Maximum intensity projection of confocal images of phalloidin (green), microtubule antibody (red) and Hoechst (blue) stainings in a NIH3T3 fibroblast cultured on 1800µm2 circle fibronectin pattern.

Role of cell-geometry on nuclear and chromatin plasticity

Recent studies, including work from our own laboratory, have shown that changes in cell geometry leads to alterations in actin cytoskeletal architecture. This in turn modulates nuclear morphology via the physical links on the nuclear envelope and the lamin meshwork. However the role of cell shape regulated dynamic alterations in the cytoskeleton, on nuclear and chromatin plasticity is less understood. To address this, we use fibronectin coated micropatterns to define cell geometries with distinct cytoskeletal architecture and directly visualize the alterations in nuclear and chromatin dynamics using high resolution quantitative microscopy. The projects include probing the role of cell geometry on i) chromatin (heterochromatin and telomere) plasticity ii) its role in nuclear reprogramming.

Image of a mouse fibroblast cell seeded on a fibronectin coated small circular substrate showing Chr2 (Red), Chr6 (green), and DNA (Blue). Scale bar: 5um

Image of a mouse fibroblast cell seeded on a fibronectin coated small circular substrate showing Chr2 (Red), Chr6 (green), and DNA (Blue). Scale bar: 5um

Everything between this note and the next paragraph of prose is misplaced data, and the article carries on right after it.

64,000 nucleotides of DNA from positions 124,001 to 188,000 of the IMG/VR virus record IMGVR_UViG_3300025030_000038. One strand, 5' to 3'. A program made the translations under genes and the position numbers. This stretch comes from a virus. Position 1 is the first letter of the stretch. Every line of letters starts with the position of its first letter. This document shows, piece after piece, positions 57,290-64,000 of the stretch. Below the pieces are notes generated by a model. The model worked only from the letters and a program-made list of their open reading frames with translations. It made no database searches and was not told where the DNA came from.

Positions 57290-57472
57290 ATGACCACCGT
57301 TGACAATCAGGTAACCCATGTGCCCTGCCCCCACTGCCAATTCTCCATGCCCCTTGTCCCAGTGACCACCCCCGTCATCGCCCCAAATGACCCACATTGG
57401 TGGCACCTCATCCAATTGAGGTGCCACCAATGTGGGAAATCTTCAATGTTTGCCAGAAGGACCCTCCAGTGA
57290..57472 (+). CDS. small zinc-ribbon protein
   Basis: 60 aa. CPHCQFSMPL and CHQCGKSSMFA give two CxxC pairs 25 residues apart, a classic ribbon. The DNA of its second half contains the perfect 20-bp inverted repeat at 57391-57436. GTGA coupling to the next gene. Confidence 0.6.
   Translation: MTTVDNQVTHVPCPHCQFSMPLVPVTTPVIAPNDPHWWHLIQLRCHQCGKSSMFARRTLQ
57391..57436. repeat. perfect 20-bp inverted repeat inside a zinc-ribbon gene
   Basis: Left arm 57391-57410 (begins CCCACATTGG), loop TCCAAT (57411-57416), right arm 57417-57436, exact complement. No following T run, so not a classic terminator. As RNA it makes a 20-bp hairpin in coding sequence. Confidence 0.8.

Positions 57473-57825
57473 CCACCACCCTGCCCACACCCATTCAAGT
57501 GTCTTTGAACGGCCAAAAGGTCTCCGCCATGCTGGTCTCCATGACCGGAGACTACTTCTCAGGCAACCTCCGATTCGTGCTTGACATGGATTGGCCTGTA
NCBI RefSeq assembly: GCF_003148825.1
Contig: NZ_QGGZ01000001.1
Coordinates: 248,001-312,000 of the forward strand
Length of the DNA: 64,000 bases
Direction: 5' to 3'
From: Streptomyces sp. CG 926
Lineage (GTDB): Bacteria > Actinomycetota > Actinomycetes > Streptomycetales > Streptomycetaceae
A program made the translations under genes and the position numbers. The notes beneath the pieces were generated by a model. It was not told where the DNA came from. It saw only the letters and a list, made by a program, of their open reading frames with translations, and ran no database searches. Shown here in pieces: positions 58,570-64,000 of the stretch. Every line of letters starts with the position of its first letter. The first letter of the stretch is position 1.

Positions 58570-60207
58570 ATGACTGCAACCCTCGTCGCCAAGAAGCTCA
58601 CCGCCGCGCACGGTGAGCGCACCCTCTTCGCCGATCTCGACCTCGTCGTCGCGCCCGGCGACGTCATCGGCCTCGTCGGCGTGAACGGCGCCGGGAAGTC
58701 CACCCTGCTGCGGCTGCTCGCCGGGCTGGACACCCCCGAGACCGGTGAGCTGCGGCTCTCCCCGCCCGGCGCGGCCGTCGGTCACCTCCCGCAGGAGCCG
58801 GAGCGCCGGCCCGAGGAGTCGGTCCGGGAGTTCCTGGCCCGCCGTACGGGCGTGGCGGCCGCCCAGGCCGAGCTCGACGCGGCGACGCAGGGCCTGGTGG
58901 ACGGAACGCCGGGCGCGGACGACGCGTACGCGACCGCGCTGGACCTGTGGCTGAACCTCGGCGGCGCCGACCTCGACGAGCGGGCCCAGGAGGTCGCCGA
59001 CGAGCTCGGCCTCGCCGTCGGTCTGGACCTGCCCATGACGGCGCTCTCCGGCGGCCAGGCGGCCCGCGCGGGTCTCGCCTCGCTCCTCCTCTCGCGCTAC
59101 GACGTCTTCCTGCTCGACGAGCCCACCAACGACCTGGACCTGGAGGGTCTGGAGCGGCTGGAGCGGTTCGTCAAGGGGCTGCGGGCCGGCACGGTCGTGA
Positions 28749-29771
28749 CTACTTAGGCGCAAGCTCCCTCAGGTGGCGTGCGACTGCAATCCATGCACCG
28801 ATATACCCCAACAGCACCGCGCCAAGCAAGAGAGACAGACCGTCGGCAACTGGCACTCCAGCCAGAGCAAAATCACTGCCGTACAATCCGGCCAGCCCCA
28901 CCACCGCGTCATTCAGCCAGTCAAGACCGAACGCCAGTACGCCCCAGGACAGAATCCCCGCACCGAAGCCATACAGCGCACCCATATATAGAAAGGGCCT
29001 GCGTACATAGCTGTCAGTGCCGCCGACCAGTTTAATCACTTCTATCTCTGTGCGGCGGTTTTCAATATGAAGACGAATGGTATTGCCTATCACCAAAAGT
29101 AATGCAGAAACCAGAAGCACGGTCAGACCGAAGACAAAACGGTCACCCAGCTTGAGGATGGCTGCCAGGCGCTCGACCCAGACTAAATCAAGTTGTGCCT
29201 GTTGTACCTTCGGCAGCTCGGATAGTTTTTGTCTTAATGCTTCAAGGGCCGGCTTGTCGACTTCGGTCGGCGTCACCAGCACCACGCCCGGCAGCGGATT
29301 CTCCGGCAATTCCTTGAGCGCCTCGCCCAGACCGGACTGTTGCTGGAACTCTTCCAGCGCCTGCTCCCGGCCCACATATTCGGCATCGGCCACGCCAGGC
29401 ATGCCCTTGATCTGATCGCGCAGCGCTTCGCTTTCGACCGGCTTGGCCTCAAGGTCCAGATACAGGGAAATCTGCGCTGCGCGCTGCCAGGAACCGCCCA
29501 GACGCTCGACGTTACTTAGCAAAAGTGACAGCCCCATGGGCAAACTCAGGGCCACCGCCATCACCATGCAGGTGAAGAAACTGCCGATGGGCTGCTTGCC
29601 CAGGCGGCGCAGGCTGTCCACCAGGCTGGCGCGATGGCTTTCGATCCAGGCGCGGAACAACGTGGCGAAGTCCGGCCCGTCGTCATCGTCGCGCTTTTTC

Defining a nuclear mechanical code for genome regulation

Modulation in cell geometric constraints has been shown to result in changes gene expression patterns. However, the critical role of 3D organization of the nuclear architecture and chromosome assembly in facilitating this genome regulation is unclear. To address this, we systematically alter fibroblast cell geometry and map whole genome transcriptome using microarray analysis. In addition we map chromosome positions using in situ hybridization techniques and directly visualize specific chromosome contacts under different geometric constraints using super-resolution microscopy. We are currently exploring i) transcription dependent reorganization of chromosome positions and functional gene clusters with altered cell-geometry ii) lamin A/C dependent active mechanisms underlying such chromosome reorganization.

shiva-interior-3-mechanotransductionMatrix and cytokine assisted nuclear mechanotransduction

Recent studies have shown that, mechanical constraints in conjunction with soluble cytokine signals alter cellular behavior within the local tissue microenvironment. However the mechanisms underlying the interplay between these signals in regulating gene expression and thus cell behavior at the single-cell resolution are unexplored.